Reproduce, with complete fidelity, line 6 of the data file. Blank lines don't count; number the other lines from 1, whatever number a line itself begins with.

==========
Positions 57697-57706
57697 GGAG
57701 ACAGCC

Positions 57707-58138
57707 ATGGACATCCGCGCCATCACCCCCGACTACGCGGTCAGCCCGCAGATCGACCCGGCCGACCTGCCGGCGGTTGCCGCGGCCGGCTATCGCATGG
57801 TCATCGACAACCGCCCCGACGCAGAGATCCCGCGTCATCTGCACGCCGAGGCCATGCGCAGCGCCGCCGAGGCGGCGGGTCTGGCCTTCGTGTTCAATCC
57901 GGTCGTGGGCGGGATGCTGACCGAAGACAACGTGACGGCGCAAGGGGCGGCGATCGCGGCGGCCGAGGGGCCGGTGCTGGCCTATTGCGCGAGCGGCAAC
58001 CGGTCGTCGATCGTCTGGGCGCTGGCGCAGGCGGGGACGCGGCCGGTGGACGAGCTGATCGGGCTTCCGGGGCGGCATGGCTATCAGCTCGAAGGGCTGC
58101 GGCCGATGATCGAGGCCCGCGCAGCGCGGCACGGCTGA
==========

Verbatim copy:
57801 TCATCGACAACCGCCCCGACGCAGAGATCCCGCGTCATCTGCACGCCGAGGCCATGCGCAGCGCCGCCGAGGCGGCGGGTCTGGCCTTCGTGTTCAATCC